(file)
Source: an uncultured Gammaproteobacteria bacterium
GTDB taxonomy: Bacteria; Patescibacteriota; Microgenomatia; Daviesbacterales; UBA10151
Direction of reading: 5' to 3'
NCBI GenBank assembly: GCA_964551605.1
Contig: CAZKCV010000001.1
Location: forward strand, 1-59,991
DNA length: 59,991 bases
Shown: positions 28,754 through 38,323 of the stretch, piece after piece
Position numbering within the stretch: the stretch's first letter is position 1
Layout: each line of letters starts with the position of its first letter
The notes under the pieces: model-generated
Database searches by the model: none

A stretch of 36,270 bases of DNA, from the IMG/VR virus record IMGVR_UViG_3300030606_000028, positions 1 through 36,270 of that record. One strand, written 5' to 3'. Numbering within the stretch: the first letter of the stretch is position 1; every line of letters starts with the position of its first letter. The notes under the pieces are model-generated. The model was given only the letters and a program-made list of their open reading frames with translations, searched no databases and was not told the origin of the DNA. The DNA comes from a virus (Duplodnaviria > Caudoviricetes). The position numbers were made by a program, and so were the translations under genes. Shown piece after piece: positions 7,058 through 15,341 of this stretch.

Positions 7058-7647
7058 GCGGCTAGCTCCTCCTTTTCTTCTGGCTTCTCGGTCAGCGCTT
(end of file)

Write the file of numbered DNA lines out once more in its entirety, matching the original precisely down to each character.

Source: an uncultured Gammaproteobacteria bacterium
GTDB taxonomy: Bacteria; Patescibacteriota; Microgenomatia; Daviesbacterales; UBA10151
Direction of reading: 5' to 3'
NCBI GenBank assembly: GCA_964551605.1
Contig: CAZKCV010000001.1
Location: forward strand, 1-59,991
DNA length: 59,991 bases
Shown: positions 28,754 through 38,323 of the stretch, piece after piece
Position numbering within the stretch: the stretch's first letter is position 1
Layout: each line of letters starts with the position of its first letter
The notes under the pieces: model-generated
Database searches by the model: none

A stretch of 36,270 bases of DNA, from the IMG/VR virus record IMGVR_UViG_3300030606_000028, positions 1 through 36,270 of that record. One strand, written 5' to 3'. Numbering within the stretch: the first letter of the stretch is position 1; every line of letters starts with the position of its first letter. The notes under the pieces are model-generated. The model was given only the letters and a program-made list of their open reading frames with translations, searched no databases and was not told the origin of the DNA. The DNA comes from a virus (Duplodnaviria > Caudoviricetes). The position numbers were made by a program, and so were the translations under genes. Shown piece after piece: positions 7,058 through 15,341 of this stretch.

Positions 7058-7647
7058 GCGGCTAGCTCCTCCTTTTCTTCTGGCTTCTCGGTCAGCGCTT